Developing an effective distributed work program will require investments in information technology, in supportive workplaces, and in developing policies, procedures, and training
Los Gatos, California (Vocus) June 22, 2010
The common phrase “I’m going to work” suggests that work is just one place. But increasingly work occurs in many places. Members of the New Ways of Working Network and the Telework Coalition have published a new report highlighting key elements of a successful distributed work program.
Distributed work is already a reality. The question is whether it is done well. In many cases employees are working effectively in a distributed manner in spite of, not because of, company practices and policies. So the real question becomes, how well does an organization support employees so they can work productively wherever they are?
By developing programs to support and enable distributed work, New Ways of Working has found that a growing number of companies have increased productivity, reduced facility costs, improved sustainability, and enhanced the lives of their employees. Companies with telework programs can save about $20,000 per worker a year. In the event of business disruptions ranging from weather incidents to terrorist attacks, distributed work helps ensure business continuity.
There are also advantages to bringing people together in the same location. Research shows that collocation more easily supports the “density of communication” that allows people to absorb norms, expectations and information without conscious effort. And being in the same place is still the fastest way to build and maintain social relationships.
Building an effective distributed program requires a strategy that integrates information technology, workspaces (facilities, workplace planning), and corporate policies and procedures. Building a program without the participation of all of these corporate elements sets it up for failure.
Members of the New Ways of Working Network and the Telework Coalition have published a new report: 'What Every Senior Executive Needs to Know About Distributed Work.' It is available for free download at http://www.newwow.net/public/what-every-senior-executive-needs-know-about-distributed-work.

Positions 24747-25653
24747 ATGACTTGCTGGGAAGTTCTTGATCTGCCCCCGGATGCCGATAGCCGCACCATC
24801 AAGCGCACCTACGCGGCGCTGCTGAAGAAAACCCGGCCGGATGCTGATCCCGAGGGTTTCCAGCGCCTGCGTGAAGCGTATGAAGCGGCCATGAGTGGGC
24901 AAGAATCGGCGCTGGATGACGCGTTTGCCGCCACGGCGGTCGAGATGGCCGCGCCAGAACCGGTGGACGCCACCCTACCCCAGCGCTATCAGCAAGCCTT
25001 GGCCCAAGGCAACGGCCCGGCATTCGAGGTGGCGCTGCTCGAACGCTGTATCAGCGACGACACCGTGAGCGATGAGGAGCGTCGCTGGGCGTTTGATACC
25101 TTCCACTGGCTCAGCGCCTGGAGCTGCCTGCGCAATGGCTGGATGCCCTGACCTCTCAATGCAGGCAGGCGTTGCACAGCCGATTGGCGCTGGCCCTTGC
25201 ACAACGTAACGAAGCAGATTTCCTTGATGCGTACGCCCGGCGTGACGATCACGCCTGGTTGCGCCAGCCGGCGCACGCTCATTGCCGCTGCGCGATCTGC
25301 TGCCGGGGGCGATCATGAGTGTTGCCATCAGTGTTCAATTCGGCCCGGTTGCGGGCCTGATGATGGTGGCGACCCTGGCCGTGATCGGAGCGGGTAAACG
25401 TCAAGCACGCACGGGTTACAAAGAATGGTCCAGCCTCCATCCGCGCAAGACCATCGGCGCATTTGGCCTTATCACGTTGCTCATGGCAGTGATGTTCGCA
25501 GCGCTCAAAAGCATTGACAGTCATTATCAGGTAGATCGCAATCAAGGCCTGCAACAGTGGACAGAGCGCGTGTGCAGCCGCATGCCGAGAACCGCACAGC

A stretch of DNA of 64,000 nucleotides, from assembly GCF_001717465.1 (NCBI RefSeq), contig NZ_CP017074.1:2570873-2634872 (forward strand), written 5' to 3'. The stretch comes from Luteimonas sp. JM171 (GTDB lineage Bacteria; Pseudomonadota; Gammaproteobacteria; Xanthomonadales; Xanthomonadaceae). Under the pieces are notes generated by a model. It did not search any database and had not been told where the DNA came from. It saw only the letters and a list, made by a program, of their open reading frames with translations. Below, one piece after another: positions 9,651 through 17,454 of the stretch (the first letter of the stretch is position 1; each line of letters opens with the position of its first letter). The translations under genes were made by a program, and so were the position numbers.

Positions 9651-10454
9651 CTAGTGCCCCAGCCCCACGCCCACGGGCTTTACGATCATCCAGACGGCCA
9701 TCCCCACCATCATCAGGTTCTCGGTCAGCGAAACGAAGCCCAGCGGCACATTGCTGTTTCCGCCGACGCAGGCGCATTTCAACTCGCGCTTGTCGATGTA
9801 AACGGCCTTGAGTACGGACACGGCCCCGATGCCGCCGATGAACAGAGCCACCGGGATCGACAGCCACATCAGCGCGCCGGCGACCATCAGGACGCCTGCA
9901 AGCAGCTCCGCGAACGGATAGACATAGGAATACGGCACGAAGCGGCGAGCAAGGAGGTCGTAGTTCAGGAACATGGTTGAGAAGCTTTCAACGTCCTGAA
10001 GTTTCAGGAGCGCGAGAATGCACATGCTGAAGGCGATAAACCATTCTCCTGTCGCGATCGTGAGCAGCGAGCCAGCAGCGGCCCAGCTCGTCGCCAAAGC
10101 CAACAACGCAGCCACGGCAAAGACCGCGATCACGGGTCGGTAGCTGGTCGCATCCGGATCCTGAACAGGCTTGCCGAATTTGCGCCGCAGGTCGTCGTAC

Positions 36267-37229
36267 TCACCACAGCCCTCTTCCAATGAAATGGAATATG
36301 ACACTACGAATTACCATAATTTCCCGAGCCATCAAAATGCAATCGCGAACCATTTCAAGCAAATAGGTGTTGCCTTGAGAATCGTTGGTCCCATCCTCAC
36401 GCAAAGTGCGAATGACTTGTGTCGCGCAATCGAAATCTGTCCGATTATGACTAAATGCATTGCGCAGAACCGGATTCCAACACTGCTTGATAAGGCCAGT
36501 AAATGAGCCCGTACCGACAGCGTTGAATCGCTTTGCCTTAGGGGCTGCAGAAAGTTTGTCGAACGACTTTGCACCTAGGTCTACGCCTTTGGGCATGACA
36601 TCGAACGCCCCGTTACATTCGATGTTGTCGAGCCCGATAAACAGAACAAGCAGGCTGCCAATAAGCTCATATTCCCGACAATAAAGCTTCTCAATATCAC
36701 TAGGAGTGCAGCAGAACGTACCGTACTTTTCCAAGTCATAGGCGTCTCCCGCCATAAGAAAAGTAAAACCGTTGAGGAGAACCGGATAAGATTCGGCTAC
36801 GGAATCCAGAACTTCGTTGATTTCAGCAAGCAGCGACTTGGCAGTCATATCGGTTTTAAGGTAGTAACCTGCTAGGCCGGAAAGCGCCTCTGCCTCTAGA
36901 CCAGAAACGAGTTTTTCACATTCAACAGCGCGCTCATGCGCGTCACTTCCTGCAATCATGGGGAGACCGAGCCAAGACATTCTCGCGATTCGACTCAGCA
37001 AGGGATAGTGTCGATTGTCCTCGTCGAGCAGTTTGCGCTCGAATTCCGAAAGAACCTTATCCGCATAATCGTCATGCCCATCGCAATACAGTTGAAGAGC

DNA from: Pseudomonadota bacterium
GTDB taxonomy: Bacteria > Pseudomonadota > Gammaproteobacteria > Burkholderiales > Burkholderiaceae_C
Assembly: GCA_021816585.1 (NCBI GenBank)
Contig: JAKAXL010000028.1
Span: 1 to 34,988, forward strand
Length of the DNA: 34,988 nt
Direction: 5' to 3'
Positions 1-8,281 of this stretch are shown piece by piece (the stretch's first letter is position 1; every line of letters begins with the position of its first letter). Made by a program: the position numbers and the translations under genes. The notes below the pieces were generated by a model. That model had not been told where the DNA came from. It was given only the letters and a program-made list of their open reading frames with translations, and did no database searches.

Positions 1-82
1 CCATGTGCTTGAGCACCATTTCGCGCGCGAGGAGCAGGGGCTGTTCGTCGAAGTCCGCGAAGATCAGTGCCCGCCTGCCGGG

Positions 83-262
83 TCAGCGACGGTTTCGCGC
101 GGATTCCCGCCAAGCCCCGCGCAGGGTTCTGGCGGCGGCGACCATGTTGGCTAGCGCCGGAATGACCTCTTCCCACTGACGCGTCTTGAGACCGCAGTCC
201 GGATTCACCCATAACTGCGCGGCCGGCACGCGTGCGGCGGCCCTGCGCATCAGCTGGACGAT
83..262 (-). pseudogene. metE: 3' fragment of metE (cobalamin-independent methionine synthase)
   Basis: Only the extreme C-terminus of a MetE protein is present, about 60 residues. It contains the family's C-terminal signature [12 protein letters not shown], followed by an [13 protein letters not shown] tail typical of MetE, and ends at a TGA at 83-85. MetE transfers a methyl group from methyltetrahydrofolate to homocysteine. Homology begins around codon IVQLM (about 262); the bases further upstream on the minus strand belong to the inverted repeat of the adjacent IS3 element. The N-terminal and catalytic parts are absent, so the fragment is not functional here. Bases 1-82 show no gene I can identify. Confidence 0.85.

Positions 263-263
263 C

This report provides a summary of lessons learned from organizations with successful distributed work programs:
- If organizations offer employees the opportunity to work in a distributed manner, staff see it as a benefit. If organizations require distributed work, employees see it as something being taken away from them.
- Consider all kinds of distributed work: Some of the problems with distributed work occur when people attempt to apply a single type of distributed work to all situations.
- Distributed work is not for everyone: Some employees may not be able to adapt to distributed work, either due to personal workstyle or cultural context.
- The need for data: Understand how people actually work before changing things.
- Focus on results: A crucial precondition for distributed work is a job performance evaluation and measurement system that assesses actual performance and is not dependent on supervisors and managers being able to personally observe staff at all times.
- Training for distributed work: For teams to work effectively via technology they must acquire additional skills and make several explicit agreements about how they will work together.
“Developing an effective distributed work program will require investments in information technology, in supportive workplaces, and in developing policies, procedures, and training,” says Jim Creighton, co-founder, New Ways of Working Network. "This will ensure that your people have the skills they need to work effectively in a distributed manner.”
About New Ways of Working Network
The New Ways of Working Network is a membership organization of thought leaders from companies and academia exploring new ways of working such as distributed work, environmental sustainability and work, cross-cultural work, innovation and productivity.
About Telework Coalition
The Telework Coalition is the nation’s leading nonprofit telework education and advocacy organization. Their mission is to enable and support the advancement of virtual, mobile, and distributed work through research, education, technology, and legislation.
Jim Creighton, New Ways of Working, 408-354-8001
Joe Ouye, New Ways of Working, 831-392-6060
Chuck Wilsker, Telework Coalition, 202-266-0046